David Brooks has written a great essay arguing that much of the anti-war left are unwilling to seriously examine the substantial arguments for and against removing Saddam Hussein from power. They are so obsessed with their ideological enemies in the West that the pacifists trivialise the rest of the world:
That is exactly what you see in the writings of the peace camp generally--not only in Chomsky's work but also in the writings of people who are actually tethered to reality. Their supposed demons--Paul Wolfowitz, Richard Perle, Doug Feith, Donald Rumsfeld, and company--occupy their entire field of vision, so that there is no room for analysis of anything beyond, such as what is happening in the world. For the peace camp, all foreign affairs is local; contempt for and opposition to Wolfowitz, Perle, Rumsfeld, et al. is the driving passion. When they write about these figures it is with a burning zeal. But on the rare occasions when they write about Saddam, suddenly all passion drains away. Saddam is boring, but Wolfowitz tears at their soul.
You begin to realize that they are not arguing about Iraq. They are not arguing at all. They are just repeating the hatreds they cultivated in the 1960s, and during the Reagan years, and during the Florida imbroglio after the last presidential election. They are playing culture war, and they are disguising their eruptions as position-taking on Iraq, a country about which they haven't even taken the trouble to inform themselves.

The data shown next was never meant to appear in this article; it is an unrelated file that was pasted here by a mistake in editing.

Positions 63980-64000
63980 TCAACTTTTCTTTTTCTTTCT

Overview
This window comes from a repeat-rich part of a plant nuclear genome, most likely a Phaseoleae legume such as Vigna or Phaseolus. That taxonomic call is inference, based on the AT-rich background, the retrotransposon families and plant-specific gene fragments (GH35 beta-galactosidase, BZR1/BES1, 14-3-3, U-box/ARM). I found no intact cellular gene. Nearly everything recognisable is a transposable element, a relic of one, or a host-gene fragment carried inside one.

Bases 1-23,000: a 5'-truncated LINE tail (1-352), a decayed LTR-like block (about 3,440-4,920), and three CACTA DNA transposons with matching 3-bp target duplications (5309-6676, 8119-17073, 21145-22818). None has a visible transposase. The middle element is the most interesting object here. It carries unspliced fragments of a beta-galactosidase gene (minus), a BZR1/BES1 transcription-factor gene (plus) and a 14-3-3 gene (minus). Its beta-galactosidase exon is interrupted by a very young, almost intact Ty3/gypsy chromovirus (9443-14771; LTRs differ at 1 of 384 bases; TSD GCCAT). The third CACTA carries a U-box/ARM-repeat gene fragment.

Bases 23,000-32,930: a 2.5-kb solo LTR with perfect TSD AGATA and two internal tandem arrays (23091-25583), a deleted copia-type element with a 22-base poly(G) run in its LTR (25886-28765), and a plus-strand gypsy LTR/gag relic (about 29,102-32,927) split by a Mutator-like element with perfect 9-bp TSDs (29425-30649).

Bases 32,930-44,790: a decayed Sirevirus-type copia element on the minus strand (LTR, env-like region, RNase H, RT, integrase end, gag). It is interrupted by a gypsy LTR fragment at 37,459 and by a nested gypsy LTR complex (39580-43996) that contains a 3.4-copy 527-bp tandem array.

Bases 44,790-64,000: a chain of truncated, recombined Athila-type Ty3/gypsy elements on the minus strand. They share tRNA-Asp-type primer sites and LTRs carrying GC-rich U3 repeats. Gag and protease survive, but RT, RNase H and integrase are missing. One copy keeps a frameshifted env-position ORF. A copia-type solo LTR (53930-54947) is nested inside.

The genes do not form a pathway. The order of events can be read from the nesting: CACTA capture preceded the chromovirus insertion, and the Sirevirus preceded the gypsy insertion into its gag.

Even the rare advocates of continuing the status quo such as Madeleine Albright do not explain how the status quo can be maintained. How will letting Saddam Hussein stay in power not eventually result in his managing to build nuclear weapons and more dangerous biological weapons?
There is a fundamental question that needs to be answered by anyone who wants to debate an invasion of Iraq: Should we allow Saddam Hussein to build nuclear weapons, more kinds of biological weapons, and better missiles? If so, then why is that an acceptable development? Refer back to this post and this post and click thru to the articles by Stanley Kurtz and Marc Trachtenberg. An argument against invasion of Iraq has to address the problems that Kurtz and Trachtenberg raise about deterrence or the argument is not serious. As for inspections as a way to prevent proliferation, see Brink Lindsey's arguments about why inspections are destined to fail.
|Share |||By Randall Parker at 2002 September 26 11:09 AM|